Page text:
Which, when it comes to money, they are not. One Connecticut breeder claims to have been offered $10,000 for a best-in-breed basset she was showing at Westminster, but even that dog could not capture best hound. One thing about the lugubrious basset is that it certainly is photogenic, boasting two past television stars, Cleo and Morgan, and endorsements for products like Hush Puppies. Before going Madison Avenue, one basset's finest hour in a show ring came during an obedience trial when she was heeling beside her breeder and spotted a boy eating a hot dog in the first row. "She heeled right out of the ring, climbed into the crowd, heeled back and sat down next to me with half the hot dog in her mouth," said the owner. "Then the boy's mother came down to the ring to ask me if she wanted the other half. Bassets do things like that to you."

Did the owner turn livid: did she just die; did she flush perfectly crimson as a poodle owner might have done? No. "Basset-hound breeders are kind of placid," she says. "They don't like too-excitable dogs; they are friendly and they like a slow life and a slow dog."

It can be argued that people, like hounds, can be divided into two groups: the Trailhounds and the Coursers. Coursers—greyhounds, Afghans and the like—are bred to judge by sight. They are fast, flashy and tend to race about running over things with their noses in the air. The gentleman on page 72 might be an example of a Courser. Trailhounds, on the other hand, are beasts that have their noses near the ground. They judge by scent; they are plodding, often homely, methodical backtrackers that eventually get their man. Like the bloodhound. The woman who has stepped on the moplike dog of the gentleman Courser (a yapping Yorkshire terrier perhaps?) appears to be a Trailhound. Check that. I positively guarantee you she is a Trailhound.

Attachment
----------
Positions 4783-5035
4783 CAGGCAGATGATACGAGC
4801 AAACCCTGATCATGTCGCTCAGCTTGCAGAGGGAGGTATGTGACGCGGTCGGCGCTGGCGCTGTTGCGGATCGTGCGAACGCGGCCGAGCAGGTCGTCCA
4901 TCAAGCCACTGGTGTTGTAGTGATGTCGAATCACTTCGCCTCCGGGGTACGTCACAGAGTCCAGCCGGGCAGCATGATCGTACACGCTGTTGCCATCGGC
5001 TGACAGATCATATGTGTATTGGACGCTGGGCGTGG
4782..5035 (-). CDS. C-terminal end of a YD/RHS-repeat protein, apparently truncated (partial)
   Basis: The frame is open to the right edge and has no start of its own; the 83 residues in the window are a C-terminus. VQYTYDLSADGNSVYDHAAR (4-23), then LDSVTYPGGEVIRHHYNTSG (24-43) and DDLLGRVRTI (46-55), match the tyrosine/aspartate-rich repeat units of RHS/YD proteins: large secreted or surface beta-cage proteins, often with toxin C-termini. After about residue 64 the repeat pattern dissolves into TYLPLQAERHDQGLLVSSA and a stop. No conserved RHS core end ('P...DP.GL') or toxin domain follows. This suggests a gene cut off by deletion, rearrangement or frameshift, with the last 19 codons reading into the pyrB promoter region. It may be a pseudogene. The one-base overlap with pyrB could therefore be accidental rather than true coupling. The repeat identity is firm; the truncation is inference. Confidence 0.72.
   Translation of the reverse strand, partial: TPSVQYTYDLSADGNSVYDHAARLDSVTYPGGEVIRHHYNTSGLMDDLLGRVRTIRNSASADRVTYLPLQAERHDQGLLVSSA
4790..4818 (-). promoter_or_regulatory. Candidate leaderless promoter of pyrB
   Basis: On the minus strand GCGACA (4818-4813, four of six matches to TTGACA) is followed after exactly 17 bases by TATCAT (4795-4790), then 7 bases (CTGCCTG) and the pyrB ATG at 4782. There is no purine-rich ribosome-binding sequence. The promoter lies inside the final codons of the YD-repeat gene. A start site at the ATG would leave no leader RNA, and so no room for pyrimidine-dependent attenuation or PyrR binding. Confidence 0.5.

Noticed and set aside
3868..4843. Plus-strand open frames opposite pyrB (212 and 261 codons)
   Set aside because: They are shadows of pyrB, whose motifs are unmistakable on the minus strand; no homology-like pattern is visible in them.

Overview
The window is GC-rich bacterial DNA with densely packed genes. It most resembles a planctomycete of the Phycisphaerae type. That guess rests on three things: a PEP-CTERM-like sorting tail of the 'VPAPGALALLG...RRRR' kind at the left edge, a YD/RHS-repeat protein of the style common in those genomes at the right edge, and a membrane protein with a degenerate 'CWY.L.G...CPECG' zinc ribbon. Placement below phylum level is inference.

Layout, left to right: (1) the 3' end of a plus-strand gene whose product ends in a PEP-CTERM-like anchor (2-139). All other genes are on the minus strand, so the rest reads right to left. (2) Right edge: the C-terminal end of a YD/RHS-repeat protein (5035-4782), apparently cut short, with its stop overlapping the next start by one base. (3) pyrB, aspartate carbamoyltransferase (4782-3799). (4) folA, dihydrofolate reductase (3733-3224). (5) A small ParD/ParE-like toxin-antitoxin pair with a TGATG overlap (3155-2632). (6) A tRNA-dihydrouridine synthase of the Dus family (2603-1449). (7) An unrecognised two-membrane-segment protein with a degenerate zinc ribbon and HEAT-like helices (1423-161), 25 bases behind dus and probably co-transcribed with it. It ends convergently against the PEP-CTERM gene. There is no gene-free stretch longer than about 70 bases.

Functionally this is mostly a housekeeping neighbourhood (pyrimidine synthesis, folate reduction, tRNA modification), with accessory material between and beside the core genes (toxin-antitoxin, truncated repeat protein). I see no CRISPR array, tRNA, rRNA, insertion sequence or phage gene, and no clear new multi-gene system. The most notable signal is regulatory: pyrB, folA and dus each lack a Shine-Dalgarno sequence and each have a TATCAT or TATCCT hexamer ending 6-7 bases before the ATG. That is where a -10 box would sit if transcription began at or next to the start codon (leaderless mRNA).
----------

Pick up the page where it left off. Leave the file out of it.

All right. Now try this. If you are scared to death of beautiful women in mink coats, raise your hands. You are Trailhounds. If you wear a mink coat, have recently bought one, or own a sculpted poodle, raise your noses. You are Coursers. Don't get defensive; you are also responsible for pushing a civilization onward and upward. The very first Courser who ever lived was the hunched chap who took man's first evolutionary step by rising onto his two unstable feet from all fours to get his eyes into the air and give his world some breadth. But don't get superior, either—would that a Courser could—because by doing so he also lost his olfactory skills; so that today the only smell man's nose is still capable of identifying is burning toast. The point is this: Westminster is a Courser's show in a Courser's town. Coursers don't own hound dogs. Good ol' country boys do. That's why a hound dog will never win Westminster.

Westminster officials, of course, deny that they have it in for the hound dogs. The man they have appointed as best-in-show judge this year, E. Irving Eldredge, has raised bassets in his Middleburg, Va. home. Eldredge himself gamely clings to the party line. "A top dog of any breed can go up whether he's glamorous or not. In fact, a truly fine basset hound looks glamorous to me. A good dog of any breed does."